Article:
The scissors shake in the mirror, but the blades close with a snick, and another long strand of hair drops to the ground. Crap. Why was this so hard? There was one more strand of hair at the back, and it doesn’t take long for that to go. Then she pulls the plastic gloves on and starts mixing the chemicals to squirt into what hair was left — only one bottle, it’s that short. After a few minutes she has to turn the fan on in the tiny bathroom because it smells so bad. This is the second set time the bathroom has been filled with these fumes.
She pokes her head around the flimsy door and looks at her child. He’s exhausted, sleeping hard, his face still red from his earlier tears. His hair looks patchy now that it’s dry, mostly auburn brown, with a few golden-red spots. He had squirmed and cried while she applied the dye, tired, hungry, and confused by the long bus ride to an unfamiliar place that did not resemble a theme park.
The lights of Kansas City leak through the cheap curtains, and the roar of the traffic from the interstate competes with the wheeze of the heating unit under the window. She wants to sleep, but it’s probably not going to happen. She hadn’t been able to sleep on the bus, either, with all of the curious eyes she’d felt sliding over them. As soon as they got off the bus, she’d dragged her whining child to the nearest Saint Vincent dePaul to purchase some clothes that didn’t look like they came from Neiman-Marcus. There had been no time to pack with care when they left. She regrets her panic now, wishes she had chosen with more care. Can’t be undone.
Her cell phone is gone, too, memory wiped, boxed Priority Mail, addressed to a stranger in Bangor, Maine, and mailed during a rest stop. She would have liked to keep it, but it was a fancy model with GPS.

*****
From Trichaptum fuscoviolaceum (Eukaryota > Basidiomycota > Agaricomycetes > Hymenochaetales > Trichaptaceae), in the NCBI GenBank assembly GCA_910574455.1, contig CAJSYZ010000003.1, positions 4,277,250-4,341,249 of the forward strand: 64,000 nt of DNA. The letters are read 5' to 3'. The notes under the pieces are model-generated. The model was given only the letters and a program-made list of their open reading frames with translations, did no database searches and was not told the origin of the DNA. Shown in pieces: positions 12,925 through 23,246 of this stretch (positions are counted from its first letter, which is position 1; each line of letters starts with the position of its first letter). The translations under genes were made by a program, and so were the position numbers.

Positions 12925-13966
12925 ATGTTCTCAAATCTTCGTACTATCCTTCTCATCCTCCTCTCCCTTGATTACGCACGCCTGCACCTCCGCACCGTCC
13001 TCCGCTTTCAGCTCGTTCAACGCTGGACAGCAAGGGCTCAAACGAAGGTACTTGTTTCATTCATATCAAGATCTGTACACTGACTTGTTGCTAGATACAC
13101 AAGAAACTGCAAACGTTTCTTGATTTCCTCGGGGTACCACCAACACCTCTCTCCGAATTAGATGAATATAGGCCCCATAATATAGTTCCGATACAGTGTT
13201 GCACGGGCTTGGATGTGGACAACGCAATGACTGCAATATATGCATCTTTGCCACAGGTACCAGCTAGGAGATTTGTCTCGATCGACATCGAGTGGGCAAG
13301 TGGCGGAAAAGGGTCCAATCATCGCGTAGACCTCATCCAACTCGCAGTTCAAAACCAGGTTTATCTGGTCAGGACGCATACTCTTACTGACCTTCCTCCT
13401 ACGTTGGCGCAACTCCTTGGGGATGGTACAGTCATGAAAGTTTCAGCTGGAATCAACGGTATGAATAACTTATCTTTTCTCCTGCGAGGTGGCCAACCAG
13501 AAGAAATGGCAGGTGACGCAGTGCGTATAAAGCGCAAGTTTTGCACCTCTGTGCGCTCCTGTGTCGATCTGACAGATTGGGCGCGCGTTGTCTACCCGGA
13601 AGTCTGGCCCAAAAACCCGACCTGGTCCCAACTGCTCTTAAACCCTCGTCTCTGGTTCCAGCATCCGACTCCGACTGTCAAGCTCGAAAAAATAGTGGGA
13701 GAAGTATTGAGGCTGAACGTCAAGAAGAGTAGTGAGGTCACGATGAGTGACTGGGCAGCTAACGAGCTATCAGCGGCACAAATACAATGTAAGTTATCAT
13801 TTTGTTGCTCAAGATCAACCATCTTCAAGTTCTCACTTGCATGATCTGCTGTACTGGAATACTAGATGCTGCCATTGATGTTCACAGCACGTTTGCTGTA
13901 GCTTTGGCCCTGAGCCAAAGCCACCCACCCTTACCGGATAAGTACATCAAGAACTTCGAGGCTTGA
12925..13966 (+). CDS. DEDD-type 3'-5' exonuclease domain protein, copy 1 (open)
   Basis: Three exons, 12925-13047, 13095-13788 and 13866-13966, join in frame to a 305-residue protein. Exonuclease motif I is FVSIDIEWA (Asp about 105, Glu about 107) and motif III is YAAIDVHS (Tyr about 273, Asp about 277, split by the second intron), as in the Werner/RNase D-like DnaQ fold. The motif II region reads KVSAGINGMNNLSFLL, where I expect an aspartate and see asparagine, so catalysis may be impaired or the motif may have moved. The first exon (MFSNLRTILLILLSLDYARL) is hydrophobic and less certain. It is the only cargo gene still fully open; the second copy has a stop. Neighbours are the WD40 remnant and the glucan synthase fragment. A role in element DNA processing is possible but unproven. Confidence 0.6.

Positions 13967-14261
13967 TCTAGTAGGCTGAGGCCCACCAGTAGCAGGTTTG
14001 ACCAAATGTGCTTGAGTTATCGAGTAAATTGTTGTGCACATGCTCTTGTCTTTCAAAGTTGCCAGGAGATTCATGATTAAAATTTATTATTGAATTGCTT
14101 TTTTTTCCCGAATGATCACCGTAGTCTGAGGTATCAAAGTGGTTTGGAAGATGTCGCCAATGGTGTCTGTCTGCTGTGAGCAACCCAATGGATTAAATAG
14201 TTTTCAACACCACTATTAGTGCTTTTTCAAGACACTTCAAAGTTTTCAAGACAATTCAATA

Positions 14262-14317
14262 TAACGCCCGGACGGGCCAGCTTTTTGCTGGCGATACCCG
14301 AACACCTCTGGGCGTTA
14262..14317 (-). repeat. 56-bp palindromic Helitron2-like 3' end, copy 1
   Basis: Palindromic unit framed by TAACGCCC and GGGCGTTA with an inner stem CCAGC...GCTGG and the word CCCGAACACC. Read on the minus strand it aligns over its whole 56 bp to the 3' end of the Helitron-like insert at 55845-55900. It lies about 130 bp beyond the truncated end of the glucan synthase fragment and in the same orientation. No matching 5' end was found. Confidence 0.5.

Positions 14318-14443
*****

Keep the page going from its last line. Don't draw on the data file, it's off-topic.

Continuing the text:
After she steps from the shower, the worst of the stink washed out of her hair, she stares hard into her eyes in the mirror.
She can do this.
She has to do this.
But who is she now, the tall woman with the short black hair and the uneasy eyes? A single mother, sure, someone with nowhere to go, no skills to market. The closer to the truth, the better — and this is closer to the truth than is comfortable. She’s never held a conventional job, has nothing to put on a resume. She daren’t use her credit cards, even if they haven’t been canceled. She doesn’t even want to use her driver’s license, her social security card. They are all ways that she can be tracked, can be trapped.
How is she going to protect her son? He’s only six, an unwilling party to her deceit. How can she explain this to him without destroying his world? How will she get him what he needs to grow up healthy and happy?
She sighs at all these questions that she has no answers for yet, bundles up their expensive clothes, the stained towels, and her hair to be thrown in two or three different dumpsters, and turns off the bathroom light. They’ll buy another set of bus tickets to a random destination in the morning, after a breakfast of stale Pop-Tarts.
She’ll find the answers.
She has to find them.